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Involve Your Visitors

The best way to build your reputation and draw visitors to your Web site instead of others in your category is to have many ways for users to communicate with each other and you and your staff. Obviously, it would be virtually impossible to set up an e-mail address and answer all your visitors' questions personally—unless you are selling products or services and want to support these by giving your customers personal attention.

For other communication, it is a good idea to set up forums and perhaps a chat room for your site.

If you choose to set up forums, be sure to create many specific forums for each category discussed on your site (assuming that you have more than one). Be sure to assign at least one moderator, who is an expert in the category in question, to each part of the forums. Not only do you need moderators to make sure that visitors follow the "rules" of your forums, but moderators can also offer assistance to users and move or delete topics when necessary (this is possible in almost all the forum/message board software currently on the market).

It may be a good idea to implement a rating system (included with most forum software) to give forum members titles such as "junior member" or "expert" after posting a certain amount of messages. Just make it very clear in your forum guidelines and rules that posting two-word messages or pointless replies will not work, to prevent people from randomly posting low-quality content just to get a higher rank.

One option available to most forum software always brings up an important question: Should you let visitors post on your forums without registering? The advantage of not requiring people to register is that you will probably have more posts and topics on your forum. But the big disadvantage is that the mean quality of the content of the posts will probably decrease, and you have no (easy) way of preventing certain people from posting messages. Also, people may use up valuable bandwidth without posting relevant content. I personally would opt for a "forced" registration before posting, for this very reason. If you choose to keep your forums open to everyone, do so only until you have built a member base of considerable size; then switched to forced registration. This way, you can first focus on making your site more popular and then focus on improving the quality of your content.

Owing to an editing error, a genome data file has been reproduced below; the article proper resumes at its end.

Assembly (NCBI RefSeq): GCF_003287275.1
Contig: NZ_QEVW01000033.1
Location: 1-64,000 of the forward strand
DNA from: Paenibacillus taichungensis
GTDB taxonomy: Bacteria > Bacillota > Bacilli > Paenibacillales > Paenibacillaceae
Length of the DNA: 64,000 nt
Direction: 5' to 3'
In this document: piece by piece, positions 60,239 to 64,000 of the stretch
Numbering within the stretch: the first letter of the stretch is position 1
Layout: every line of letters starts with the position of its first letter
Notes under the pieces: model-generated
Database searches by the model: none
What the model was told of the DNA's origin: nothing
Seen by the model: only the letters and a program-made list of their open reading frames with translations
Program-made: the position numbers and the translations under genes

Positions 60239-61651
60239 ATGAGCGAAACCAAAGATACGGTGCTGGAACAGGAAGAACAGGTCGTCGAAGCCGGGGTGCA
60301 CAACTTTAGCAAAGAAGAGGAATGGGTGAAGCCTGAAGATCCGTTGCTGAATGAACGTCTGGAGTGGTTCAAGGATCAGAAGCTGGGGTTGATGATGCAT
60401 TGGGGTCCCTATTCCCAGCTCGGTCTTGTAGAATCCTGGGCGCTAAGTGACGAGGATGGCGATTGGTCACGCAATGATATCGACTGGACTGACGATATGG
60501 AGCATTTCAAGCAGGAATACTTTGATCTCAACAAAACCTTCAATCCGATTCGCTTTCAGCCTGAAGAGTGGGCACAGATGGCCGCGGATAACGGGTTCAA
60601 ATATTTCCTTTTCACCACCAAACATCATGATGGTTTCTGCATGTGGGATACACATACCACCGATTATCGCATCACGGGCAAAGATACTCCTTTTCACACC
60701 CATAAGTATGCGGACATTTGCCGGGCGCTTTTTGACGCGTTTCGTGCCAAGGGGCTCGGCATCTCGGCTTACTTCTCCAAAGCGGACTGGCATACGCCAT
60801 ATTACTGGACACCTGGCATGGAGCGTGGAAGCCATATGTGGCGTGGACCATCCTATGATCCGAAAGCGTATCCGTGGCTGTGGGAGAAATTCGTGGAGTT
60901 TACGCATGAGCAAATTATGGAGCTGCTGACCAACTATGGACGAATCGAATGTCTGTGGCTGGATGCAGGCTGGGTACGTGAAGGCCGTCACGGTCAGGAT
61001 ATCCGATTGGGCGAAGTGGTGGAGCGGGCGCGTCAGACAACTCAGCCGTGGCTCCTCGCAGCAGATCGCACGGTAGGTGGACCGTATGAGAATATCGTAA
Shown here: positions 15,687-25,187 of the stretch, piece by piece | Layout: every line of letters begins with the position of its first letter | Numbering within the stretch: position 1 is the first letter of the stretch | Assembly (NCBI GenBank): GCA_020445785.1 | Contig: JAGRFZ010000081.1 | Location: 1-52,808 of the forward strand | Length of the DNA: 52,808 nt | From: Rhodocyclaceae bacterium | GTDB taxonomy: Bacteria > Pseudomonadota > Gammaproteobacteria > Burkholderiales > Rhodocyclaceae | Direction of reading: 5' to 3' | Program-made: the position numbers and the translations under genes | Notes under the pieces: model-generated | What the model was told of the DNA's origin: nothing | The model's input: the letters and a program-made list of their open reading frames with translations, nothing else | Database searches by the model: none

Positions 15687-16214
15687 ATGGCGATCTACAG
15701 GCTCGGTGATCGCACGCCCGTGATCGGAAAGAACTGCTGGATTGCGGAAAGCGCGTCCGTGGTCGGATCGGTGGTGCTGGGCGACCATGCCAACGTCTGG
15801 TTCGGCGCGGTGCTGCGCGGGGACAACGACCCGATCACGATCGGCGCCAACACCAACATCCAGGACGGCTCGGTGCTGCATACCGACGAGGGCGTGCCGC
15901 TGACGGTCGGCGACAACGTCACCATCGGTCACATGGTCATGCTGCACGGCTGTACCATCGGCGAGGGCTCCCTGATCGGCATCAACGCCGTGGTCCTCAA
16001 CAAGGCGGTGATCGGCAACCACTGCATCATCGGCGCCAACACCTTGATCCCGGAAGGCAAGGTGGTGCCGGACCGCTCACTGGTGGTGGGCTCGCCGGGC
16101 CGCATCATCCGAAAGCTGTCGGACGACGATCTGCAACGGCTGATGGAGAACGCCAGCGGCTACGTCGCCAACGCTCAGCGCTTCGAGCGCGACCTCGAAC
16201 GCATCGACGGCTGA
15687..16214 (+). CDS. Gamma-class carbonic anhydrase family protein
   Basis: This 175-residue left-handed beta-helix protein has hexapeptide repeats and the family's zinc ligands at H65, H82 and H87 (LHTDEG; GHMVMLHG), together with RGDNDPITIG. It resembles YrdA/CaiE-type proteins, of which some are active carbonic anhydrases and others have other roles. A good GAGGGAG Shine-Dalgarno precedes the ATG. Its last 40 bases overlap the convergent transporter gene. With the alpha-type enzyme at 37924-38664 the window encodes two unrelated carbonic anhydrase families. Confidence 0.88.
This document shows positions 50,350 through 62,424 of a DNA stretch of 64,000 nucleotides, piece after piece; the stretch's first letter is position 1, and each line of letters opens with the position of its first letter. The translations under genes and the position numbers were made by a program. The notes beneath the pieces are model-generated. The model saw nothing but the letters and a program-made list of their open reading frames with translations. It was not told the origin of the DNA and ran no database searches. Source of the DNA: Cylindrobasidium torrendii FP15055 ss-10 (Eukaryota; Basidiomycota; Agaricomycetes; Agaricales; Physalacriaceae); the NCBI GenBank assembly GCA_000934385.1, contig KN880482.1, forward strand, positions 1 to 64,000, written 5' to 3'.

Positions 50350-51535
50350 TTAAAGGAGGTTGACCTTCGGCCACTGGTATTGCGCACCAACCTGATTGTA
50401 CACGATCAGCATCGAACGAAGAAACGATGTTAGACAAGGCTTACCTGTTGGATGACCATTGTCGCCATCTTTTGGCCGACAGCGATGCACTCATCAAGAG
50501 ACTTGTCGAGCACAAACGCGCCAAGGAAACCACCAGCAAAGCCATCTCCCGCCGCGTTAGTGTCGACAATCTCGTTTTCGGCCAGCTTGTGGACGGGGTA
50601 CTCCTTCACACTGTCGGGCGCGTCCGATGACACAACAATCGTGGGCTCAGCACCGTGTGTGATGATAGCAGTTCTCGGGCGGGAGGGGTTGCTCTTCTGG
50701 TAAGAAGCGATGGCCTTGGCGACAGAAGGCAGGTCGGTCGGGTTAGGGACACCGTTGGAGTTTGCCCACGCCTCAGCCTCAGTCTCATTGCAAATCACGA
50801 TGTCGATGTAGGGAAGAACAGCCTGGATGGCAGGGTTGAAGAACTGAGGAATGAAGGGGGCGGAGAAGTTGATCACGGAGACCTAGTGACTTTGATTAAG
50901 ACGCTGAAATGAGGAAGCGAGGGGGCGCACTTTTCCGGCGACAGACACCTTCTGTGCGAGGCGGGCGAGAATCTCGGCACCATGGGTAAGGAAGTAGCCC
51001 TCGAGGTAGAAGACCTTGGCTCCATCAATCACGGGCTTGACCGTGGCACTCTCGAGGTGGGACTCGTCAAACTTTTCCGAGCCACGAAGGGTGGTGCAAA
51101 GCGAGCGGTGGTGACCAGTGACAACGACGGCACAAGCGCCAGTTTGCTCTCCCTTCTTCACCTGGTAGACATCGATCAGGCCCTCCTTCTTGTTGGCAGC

Chat rooms seem to become less popular over time. The advantages of having specialized forums over chat rooms are listed here:

  • Forums can be much more easily moderated and can filter out unwanted content.

  • People don't have to be in the same place at the same time to read messages left by other users.

  • No specialized software is required (on the user's side) to visit forums.

  • For the above reason, the bandwidth required may be smaller.

Most forum software allows users to post HTML content, instant smilies, font types, quotes, and so on in their messages; most chat room software doesn't.

One of my favorite forum software programs is Infopop's Ultimate Bulletin Board (UBB). You have probably already seen this somewhere online because it is very popular with designers and site holders alike. For more information about this program, visit http://www.infopop.com.

You may also want to let users leave comments to certain content (posted by you) on the site. This not only helps you to get feedback on your content, but it also makes users feel like they are being listened to. This, in turn, increases the chance that they will visit your site more often. Depending on the programming language you are using for your site, this should be a fairly easy feature to integrate. You may also want to consider simply setting up topics on your forums for feedback.

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